Misogyny in the Music Industry


Misogyny is an everyday thing for most women, and unfortunately women in the music industry have it the hardest. Being themselves, women in the public eye are prone to more backlash than men, mostly because of the lack of consequences and accountability made by the patriarchy that sexualizes women for expressing themselves. Women in the music industry get shamed, sexualized, and criticized for their bodies if they either show too much or too little skin.

These double standards are harmful for a variety of reasons; for instance it is very common for underage women to be criticized as if they were adults. For example, When Britney Spears was 17 years old, a Dutch interviewer, Ivo Niehe, asked about her breasts and whether or not she had breast implants. I personally think this is disgusting, not only because she was a minor, but because the question was irrelevant.

As singers, questions these women expect to be asked should be related to their music, however perverted men always bring the conversation back to their sexual image. Artists like Ariana Grande and Lady Gaga get sexist interview questions and they handle them beautifully. I am only talking about music artists here, but many women who are famous such as actors or models get sexualized pretty much the same way.

Another example is when Cardi B and Megan Thee Stallion received backlash for their music video “W.A.P.” Their song empowered many women to feel in control of their own bodies and to help them love themselves. According to Megan in an interview with GQ, she said, ¨Some people just don’t know what to do when a woman is in control and taking ownership of her own body.¨ Because of this people felt entitled to give her backlash, saying, “they were sexualizing themselves” or calling it an “act of perversion.” However, when men speak their mind through vulgar comments against women, the media turns a blind eye. There is no specific example of men and their vulgar comments other than watching the interviews side by side and acknowledging the biases.

Parents were concerned for their children, because it really was not suitable for them. Cardi B responded that it was not her responsibility to monitor what their kids watched, to which I completely agree. Cardi B and Megan should not have been getting hate for a song when it’s not hurting anyone, especially when mid ‘80s to early ‘90s hip hop had the most vulgar and degrading lyrics towards women.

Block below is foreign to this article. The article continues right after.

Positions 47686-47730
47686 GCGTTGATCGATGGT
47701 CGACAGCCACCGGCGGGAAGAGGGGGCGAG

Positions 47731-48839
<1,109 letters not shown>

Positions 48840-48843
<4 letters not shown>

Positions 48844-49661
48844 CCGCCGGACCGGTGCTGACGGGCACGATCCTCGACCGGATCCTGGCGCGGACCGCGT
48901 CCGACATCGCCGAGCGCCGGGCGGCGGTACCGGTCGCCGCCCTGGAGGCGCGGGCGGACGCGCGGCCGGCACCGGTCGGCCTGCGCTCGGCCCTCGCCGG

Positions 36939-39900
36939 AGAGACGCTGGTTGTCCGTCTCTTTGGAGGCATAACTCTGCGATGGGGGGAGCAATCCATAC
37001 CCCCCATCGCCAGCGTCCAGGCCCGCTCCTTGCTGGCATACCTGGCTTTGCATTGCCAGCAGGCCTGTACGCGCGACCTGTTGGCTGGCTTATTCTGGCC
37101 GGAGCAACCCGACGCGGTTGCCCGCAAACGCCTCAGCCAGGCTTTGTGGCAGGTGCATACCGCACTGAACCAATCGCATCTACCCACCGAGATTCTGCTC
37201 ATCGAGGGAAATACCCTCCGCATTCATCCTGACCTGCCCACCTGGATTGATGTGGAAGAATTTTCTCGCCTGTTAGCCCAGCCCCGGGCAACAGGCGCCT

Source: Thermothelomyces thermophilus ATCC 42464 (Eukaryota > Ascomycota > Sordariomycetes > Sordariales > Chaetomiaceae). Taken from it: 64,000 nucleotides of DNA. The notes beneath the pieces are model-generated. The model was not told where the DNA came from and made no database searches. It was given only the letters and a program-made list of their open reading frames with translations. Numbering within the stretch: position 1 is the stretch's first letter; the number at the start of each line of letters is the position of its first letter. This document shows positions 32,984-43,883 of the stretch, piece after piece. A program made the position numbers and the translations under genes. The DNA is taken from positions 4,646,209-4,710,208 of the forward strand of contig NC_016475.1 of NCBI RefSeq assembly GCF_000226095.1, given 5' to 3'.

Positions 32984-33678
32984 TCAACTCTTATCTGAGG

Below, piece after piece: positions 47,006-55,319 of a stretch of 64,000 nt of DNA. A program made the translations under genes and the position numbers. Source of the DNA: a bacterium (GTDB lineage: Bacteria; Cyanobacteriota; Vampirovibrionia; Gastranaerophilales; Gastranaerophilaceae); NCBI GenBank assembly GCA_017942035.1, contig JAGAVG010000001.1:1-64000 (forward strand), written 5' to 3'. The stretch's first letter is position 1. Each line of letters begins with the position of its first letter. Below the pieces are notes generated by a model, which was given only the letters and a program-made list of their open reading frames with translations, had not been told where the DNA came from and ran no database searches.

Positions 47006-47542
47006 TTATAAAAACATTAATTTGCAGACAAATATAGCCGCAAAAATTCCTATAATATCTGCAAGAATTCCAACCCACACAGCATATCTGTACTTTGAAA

An example of double standards would be through the way men are approached in the industry. The song I would like to mention would be “X is Coming” by DMX. He describes breaking into a house and raping a 15 year old in front of her father. His lyrics are extremely damaging and hard to read and listen to, let alone explain. Another artist who has vulgar lyrics is Kool G Rap. His song, “Hey Mister Mister” describes beating his girlfriend because she cheated, who he repeatedly calls a derogatory and demeaning name. He describes beating her in public as people walk past. “I stomped her and I kicked her and I punched her in the face. Some people crowded around but nobody got out of place.” I find this disgusting and heartbreaking. How could someone sit down and write such horrible lyrics about abusing their girlfriend? It’s like he thought she was his property.

Personally, what inspired me to write about feminism and misogyny in music was ‘70s, ‘80s, and ‘90s female rock, especially Joan Jett. She fought against gender stereotypes and wanted to empower women to break those gender stereotypes. At a young age she was told that girls can play the acoustic guitar, not the electric guitar. But she didn’t care. She started her first band, The Runaways in 1975, with their most popular song “Cherry Bomb.” Jett didn’t give up after The Runaways broke up in 1979. She moved on and formed Joan Jett and the Blackhearts. She fought hard for what she wanted and worked hard on the things she was passionate about and I admire that a lot. I think it’s hard enough being a woman in the music industry today, but in the ‘70s and ‘80s? It’s very impressive how much she accomplished.

It’s hard to be in the public eye and to be watched over by thousands or millions of people for anyone regardless of gender. I think it’s very important for people to understand that loving yourself and feeling beautiful comes in many different ways for different people. Women get so much hate for a scandal taken out of proportion, so I think it’s harder for women to be treated with respect and be taken seriously like their male counterparts in the industry. The double standards I noticed go both ways in this industry, interviewers primarily ask women about their beauty and not their work, yet in interviews their male colleagues are asked about their professional point of views. It has got to a point that women interviewers ask the questions just about beauty. There is absolutely no reason for sexsism and misogyny to still be happening today or really ever, but it still is such a big problem and will be for a while. Music is loved by many people and I love when women in music do what they want to do. It teaches young girls that even though there is sexism, there will always be feminism.